‘Renovation Impossible’ Russell Holmes Is Warned About a Home’s ‘Dirty Little Secret’

On “Impossible Renovation”, entrepreneur Russell Holmes has seen houses in pretty deplorable condition, but it’s rare for owners to warn him of a “dirty little secret inside” before he enters.

In the episode “That ’70s House”, Holmes agreed to help the owners Nathan and Marianne Reed in Denton, TX. Although the house looks good from the sidewalk, the interior is a time capsule, with a yellow Formica and linoleum kitchen, a dark paneled family room, and even gold carpeting.

“A vulgar little secret? Understatement! It’s a tragedy,” says Holmes.

Holmes’ job is to help the Reeds renovate their home in 10 days for $40,000.

Worse still, Nathan and Marianne can’t agree on how to fix their house.

“The trade-off is different in any home renovation, but not impossible,” says Holmes. “It’s my job to make sure everyone is happy at the end. With the Reeds, it’s going to be a challenge. These two? They couldn’t be further apart.

As we now know, however, Holmes is the master of compromise, as well as recycling and bringing in a little sweat to make everyone’s dreams come true.

Find out how Holmes pulled off its latest renovation and also note what might work around your own abode.

Broken appliances can kill

70s yellow ugly kitchen


When Holmes enters the kitchen, he sees red tape on one of the oven knobs.

“That is why ?” he asks.

Marianne explains that it’s to remind her not to turn on the oven, because the heat sensor is broken.

“And it gets hotter and hotter and hotter until it explodes,” she continues.

“You have broken appliances,” says Holmes, “that are actually dangerous to you, home, and family.”

“But it still works,” Nathan offers. “I think we can get another five years out of it.”

“Hey, Nathan, when you start cooking, then you can have an opinion about it,” Marianne retorts, then shares a high-five with Holmes.

Incidentally, Holmes remedies this situation by taking Nathan to a pizza-making class. Nathan is so stunned by all the food preparation that he finds another $9,000 to add to the budget for high-end appliances.

For more storage, raise the cabinets to the ceiling

Renovated kitchen with storage up to the ceiling
Renovated kitchen with storage up to the ceiling


Designate Paige Poupart suggests getting rid of the kitchen partition and raising the cabinets to the ceiling.

“Not only will the cabinets be walnut, but they will solve the storage problem,” says Holmes.

“Aesthetically, with these taller lines, it changes the dynamic of the kitchen layout,” he continues. “It actually looks bigger because it looks taller and it looks like you have a higher ceiling.”

Upcycle by turning things around

Living room with recycled wall unit and hanging basin lamp
Living room with recycled wall unit and hanging basin lamp


Holmes and Poupart visit a vintage shop for cheap accessories. Holmes finds a gold bowl planter that he wants to knock over and use as a hanging lamp. Paige thinks it’s awfully big.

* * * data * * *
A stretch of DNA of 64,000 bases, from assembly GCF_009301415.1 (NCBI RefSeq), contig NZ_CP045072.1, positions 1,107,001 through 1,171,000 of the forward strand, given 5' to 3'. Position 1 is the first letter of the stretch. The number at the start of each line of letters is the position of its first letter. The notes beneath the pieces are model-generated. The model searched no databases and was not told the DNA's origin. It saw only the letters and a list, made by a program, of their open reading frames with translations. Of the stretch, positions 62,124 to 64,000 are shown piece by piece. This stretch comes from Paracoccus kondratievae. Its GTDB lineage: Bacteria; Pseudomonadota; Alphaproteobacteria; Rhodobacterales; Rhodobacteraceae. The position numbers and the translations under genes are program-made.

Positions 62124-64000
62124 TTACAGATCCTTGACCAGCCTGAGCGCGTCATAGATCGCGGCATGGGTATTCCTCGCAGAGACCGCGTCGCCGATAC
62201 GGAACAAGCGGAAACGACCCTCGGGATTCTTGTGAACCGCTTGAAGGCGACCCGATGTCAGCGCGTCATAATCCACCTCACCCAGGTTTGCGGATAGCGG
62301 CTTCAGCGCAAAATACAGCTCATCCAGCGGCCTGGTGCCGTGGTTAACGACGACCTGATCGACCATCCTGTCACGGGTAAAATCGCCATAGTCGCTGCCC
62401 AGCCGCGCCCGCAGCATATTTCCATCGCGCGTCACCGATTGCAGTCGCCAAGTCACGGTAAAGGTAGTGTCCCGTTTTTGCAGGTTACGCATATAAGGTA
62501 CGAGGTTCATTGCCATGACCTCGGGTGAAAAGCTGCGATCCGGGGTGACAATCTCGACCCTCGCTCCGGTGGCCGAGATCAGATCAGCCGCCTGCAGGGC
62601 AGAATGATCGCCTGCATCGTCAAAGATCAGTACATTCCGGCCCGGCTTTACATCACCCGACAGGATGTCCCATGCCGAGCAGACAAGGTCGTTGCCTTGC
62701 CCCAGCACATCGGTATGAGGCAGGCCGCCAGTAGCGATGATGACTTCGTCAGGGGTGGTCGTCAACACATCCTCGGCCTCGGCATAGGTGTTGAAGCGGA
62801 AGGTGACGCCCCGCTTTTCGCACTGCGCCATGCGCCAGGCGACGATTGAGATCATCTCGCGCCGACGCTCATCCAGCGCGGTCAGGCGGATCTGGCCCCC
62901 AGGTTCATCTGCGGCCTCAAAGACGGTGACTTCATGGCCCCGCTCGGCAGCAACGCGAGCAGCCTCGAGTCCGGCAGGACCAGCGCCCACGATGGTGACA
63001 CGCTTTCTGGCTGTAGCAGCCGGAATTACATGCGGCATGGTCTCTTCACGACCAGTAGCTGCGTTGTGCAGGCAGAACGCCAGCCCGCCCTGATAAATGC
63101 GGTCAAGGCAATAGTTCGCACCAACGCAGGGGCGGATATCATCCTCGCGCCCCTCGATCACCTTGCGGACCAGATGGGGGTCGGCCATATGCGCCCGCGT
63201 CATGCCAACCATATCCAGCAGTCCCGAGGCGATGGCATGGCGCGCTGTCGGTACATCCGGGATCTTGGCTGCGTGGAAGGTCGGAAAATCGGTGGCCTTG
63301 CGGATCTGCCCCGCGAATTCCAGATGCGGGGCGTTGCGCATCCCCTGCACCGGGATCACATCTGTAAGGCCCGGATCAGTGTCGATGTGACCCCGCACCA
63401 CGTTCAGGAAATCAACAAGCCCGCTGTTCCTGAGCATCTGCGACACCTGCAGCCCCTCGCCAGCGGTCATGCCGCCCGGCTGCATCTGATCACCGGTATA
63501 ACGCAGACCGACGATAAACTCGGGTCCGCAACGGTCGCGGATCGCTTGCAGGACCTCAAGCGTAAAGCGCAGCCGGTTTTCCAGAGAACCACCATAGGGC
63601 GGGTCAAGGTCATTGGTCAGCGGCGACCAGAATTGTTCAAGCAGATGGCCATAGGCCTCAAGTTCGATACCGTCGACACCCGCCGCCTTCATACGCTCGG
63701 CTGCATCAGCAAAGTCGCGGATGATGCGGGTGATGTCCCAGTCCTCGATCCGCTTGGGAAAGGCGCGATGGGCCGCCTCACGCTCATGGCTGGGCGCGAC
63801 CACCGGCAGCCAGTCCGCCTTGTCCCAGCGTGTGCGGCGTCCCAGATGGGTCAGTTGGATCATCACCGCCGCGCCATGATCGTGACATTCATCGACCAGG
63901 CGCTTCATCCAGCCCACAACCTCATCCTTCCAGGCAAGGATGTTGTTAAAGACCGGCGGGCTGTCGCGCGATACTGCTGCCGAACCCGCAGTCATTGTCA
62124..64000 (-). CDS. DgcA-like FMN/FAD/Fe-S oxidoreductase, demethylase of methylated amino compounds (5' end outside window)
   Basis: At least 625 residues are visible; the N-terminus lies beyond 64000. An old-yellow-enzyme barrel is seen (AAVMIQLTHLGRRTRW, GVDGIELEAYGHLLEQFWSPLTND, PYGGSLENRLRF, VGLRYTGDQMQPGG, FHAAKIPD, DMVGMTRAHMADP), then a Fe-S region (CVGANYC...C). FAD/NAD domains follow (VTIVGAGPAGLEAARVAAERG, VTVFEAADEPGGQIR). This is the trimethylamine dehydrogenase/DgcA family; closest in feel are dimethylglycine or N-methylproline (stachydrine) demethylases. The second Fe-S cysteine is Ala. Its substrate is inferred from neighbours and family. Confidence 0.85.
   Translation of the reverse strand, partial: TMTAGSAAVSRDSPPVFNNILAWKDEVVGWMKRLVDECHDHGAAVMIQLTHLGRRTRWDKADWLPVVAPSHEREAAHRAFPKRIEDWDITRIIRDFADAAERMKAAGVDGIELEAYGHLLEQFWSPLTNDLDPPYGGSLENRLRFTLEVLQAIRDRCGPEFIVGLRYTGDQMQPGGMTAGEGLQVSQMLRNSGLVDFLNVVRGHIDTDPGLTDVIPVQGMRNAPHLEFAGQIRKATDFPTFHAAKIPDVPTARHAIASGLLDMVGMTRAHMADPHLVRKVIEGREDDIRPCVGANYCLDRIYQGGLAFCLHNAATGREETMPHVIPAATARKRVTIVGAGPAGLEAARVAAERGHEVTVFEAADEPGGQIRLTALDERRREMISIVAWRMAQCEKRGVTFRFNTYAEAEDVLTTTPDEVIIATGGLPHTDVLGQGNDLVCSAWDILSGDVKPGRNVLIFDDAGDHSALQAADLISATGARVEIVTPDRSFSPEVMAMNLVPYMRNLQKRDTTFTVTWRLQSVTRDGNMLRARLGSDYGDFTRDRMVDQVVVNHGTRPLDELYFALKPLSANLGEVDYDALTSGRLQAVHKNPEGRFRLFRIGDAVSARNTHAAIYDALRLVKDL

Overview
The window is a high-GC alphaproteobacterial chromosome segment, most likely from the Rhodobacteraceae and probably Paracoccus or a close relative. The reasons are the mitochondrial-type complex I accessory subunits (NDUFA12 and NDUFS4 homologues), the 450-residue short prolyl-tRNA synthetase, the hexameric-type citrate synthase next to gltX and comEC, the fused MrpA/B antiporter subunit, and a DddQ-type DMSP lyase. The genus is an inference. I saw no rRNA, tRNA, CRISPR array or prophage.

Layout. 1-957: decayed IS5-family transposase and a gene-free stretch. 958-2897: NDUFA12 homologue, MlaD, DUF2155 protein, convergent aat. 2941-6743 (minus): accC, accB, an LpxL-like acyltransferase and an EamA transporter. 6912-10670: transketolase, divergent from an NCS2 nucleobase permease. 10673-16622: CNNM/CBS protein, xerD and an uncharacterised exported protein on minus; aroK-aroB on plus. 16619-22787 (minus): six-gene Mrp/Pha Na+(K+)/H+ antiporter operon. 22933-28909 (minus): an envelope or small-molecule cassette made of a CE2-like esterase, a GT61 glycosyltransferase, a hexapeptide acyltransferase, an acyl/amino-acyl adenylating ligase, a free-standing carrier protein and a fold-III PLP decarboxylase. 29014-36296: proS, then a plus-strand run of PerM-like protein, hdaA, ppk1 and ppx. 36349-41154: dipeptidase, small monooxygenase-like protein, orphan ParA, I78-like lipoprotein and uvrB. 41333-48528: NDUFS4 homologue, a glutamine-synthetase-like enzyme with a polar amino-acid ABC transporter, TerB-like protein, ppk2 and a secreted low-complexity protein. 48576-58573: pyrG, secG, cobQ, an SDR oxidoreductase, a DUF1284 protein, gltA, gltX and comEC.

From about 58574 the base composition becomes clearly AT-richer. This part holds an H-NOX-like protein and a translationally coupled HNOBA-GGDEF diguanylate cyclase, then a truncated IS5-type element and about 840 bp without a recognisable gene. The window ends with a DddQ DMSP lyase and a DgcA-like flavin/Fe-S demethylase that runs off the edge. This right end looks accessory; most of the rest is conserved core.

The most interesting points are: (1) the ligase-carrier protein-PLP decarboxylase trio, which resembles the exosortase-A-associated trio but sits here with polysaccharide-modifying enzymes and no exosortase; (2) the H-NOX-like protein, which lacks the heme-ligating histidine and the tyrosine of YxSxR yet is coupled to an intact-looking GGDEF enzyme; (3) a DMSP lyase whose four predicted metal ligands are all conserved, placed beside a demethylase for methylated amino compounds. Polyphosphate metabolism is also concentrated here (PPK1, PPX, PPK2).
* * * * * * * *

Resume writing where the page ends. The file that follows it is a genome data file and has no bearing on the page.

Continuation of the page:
“A nice mid-modern light fixture would normally cost around two thousand dollars,” he says.

This recycled light, on the other hand, is only $125 and it looks great.

Reuse old cabinets and shelves

New wall unit made from recycled materials.
New wall unit made from recycled materials


Crude as the kitchen cabinets and old shelves look, Holmes insists that they be carefully removed and preserved.

“Normally we would take a hammer on all these cabinets,” says Holmes. “But the only way we’re going to make that budget here is to reallocate some of the hardware. What are the cabinets made of, it’s good wood. But everything else can be thrown away.

The savings are huge: “A new wall unit can typically cost around $2,300,” he explains. “But by using old metal, plus wood from the old Reed library, we’ll save about two thousand dollars.”

From these scraps, he builds an elegant wall unit for around $300.

Laminate Veneer Wood Beams Save Money

Cheap LVL Beams
Cheap Laminate Veneer Wood Beams


During the renovation, Holmes’ team finds a bow in the ceiling – and while trying to fix it, they find the ceiling beams are cracked and need to be replaced. Oh oh ! We’ve seen on many renovation reality shows that replacing beams can totally break the budget.

But Holmes has a thrifty solution. They don’t need fancy solid wood beams. They will use LVL or laminate veneer.

“LVL is actually a bunch of very small slices of wood glued together with a special epoxy to make it really stiff,” says Holmes. “The installation of these beams will correct the sagging of the ceiling.”

And get this: two LVL wood beams are only $600!

How does this latest renovation end?

The Reeds, who have been relatively tough customers, can’t believe what they’re seeing after just 10 days of construction.

“My mind is blown,” exclaims Nathan. “Everything looks brand new.”

“I’m so thankful for everything they’ve done,” says Marianne. “Everything is perfect.”

In the end, Holmes admits that this house “had the potential to be a nightmare, and it was. It didn’t go super well. But look how it went: within the confines of the budget, on time, reused, recycled, reused, and Nathan and Marianne love it.

About Martin Aaron

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